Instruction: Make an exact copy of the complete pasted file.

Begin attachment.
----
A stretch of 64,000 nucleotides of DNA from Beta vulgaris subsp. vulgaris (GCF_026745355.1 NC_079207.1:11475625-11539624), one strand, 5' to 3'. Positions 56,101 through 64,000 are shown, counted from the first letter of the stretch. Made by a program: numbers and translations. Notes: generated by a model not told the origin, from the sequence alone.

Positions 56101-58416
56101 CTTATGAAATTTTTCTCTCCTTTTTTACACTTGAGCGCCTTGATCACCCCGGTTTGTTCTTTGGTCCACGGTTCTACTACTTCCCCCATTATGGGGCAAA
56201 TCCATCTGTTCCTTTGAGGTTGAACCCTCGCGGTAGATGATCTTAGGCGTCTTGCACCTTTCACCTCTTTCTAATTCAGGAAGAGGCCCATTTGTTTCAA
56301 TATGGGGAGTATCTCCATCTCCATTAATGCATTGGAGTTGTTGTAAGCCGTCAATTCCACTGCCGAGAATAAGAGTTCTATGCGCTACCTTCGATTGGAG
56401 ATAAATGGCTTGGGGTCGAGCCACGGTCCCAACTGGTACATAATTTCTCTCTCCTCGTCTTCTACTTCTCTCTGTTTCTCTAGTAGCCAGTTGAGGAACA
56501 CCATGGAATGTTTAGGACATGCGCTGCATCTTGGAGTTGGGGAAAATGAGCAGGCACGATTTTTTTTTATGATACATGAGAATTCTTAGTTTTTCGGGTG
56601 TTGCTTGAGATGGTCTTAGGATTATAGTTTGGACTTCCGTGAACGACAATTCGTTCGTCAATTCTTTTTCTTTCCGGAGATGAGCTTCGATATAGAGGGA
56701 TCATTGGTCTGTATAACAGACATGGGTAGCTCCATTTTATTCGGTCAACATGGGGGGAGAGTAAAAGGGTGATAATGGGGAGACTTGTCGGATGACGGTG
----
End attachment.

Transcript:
A stretch of 64,000 nucleotides of DNA from Beta vulgaris subsp. vulgaris (GCF_026745355.1 NC_079207.1:11475625-11539624), one strand, 5' to 3'. Positions 56,101 through 64,000 are shown, counted from the first letter of the stretch. Made by a program: numbers and translations. Notes: generated by a model not told the origin, from the sequence alone.

Positions 56101-58416
56101 CTTATGAAATTTTTCTCTCCTTTTTTACACTTGAGCGCCTTGATCACCCCGGTTTGTTCTTTGGTCCACGGTTCTACTACTTCCCCCATTATGGGGCAAA
56201 TCCATCTGTTCCTTTGAGGTTGAACCCTCGCGGTAGATGATCTTAGGCGTCTTGCACCTTTCACCTCTTTCTAATTCAGGAAGAGGCCCATTTGTTTCAA
56301 TATGGGGAGTATCTCCATCTCCATTAATGCATTGGAGTTGTTGTAAGCCGTCAATTCCACTGCCGAGAATAAGAGTTCTATGCGCTACCTTCGATTGGAG
56401 ATAAATGGCTTGGGGTCGAGCCACGGTCCCAACTGGTACATAATTTCTCTCTCCTCGTCTTCTACTTCTCTCTGTTTCTCTAGTAGCCAGTTGAGGAACA
56501 CCATGGAATGTTTAGGACATGCGCTGCATCTTGGAGTTGGGGAAAATGAGCAGGCACGATTTTTTTTTATGATACATGAGAATTCTTAGTTTTTCGGGTG
56601 TTGCTTGAGATGGTCTTAGGATTATAGTTTGGACTTCCGTGAACGACAATTCGTTCGTCAATTCTTTTTCTTTCCGGAGATGAGCTTCGATATAGAGGGA
56701 TCATTGGTCTGTATAACAGACATGGGTAGCTCCATTTTATTCGGTCAACATGGGGGGAGAGTAAAAGGGTGATAATGGGGAGACTTGTCGGATGACGGTG